A further danger in being too fastidious in what you will or will not eat is that you can become a food snob: your food can become a status symbol, a mark of superiority over those who eat the “wrong” foods. As Gregory the Great pointed out in his book, Pastoral Care, vices commonly masquerade as virtues. In these cases, gluttony opens the door to pride, a good example of how the logismoi interact with each other.
Another example of gluttony is fixation on food, whether through excessive anticipation of the next meal or, more commonly, through excessive concern about weight and therefore food consumption. It may seem odd to think of compulsive dieters as being guilty of gluttony, but both they and their pathological cousins, the anorexics and bulimics, have an unhealthy and inordinate concern about eating which is the essence of gluttony.
A few caveats are worth noting at this point. If you are on a restrictive diet because of a medical condition such as celiac disease or diabetes, following the medically prescribed diet does not make you a glutton; in fact, not following it would most likely be more of a manifestation of gluttony than following it. Similarly, dieting to lose weight for health reasons is not necessarily gluttony, as long as it doesn’t become an obsession that controls your life.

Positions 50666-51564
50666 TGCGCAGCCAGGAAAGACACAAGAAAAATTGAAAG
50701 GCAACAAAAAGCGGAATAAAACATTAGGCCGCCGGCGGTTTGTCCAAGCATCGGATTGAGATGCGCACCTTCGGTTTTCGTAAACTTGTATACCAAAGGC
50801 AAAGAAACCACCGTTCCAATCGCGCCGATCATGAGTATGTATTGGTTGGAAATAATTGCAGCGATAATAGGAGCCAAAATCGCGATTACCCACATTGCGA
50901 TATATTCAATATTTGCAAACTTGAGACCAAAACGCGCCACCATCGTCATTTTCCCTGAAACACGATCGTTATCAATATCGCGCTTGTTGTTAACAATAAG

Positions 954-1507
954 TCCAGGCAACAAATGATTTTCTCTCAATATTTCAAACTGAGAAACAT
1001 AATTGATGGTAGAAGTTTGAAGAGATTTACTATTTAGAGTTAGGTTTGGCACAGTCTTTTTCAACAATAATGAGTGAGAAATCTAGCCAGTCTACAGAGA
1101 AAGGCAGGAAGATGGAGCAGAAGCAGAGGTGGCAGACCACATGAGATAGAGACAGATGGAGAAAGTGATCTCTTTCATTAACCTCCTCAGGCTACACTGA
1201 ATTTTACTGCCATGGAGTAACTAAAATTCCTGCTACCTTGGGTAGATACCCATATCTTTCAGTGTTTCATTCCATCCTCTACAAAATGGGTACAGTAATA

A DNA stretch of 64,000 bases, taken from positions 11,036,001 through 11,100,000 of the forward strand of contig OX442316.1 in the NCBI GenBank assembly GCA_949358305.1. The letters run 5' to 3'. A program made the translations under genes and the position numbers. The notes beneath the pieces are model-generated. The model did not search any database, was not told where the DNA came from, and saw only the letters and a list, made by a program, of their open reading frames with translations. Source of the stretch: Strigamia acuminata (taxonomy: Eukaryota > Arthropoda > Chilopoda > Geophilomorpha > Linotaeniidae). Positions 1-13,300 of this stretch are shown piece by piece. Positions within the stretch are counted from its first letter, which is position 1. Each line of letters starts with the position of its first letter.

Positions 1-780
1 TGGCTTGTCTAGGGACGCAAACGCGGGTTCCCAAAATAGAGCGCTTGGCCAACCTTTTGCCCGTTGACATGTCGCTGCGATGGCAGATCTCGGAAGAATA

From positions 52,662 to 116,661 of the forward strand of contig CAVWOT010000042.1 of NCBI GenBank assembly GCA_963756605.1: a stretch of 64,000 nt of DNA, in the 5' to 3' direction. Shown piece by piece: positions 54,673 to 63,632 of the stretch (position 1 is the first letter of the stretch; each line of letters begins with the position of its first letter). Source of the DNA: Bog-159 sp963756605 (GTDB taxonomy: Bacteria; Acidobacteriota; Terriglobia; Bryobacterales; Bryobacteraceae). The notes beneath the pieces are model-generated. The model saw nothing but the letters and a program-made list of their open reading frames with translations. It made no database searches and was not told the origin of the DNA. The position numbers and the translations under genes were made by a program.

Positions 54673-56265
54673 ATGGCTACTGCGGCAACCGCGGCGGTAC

The goal for us, then, is to learn to take control of our eating rather than allowing food to control us, to be able to enjoy all the good gifts that God has given us without abusing them. To put it differently, we need to learn moderation, consuming neither too much nor too little, without being overly fastidious about our food choices.
The question is, how to get there.
An Important Warning
Before we explore solutions, it is important to note that if you have an eating disorder, whether anorexia or chronic overeating and obesity, consult with your doctor before taking any further action. The suggestions that follow are supplements to medical advice, not replacements, and you should ignore anything here that contradicts what your physician tells you.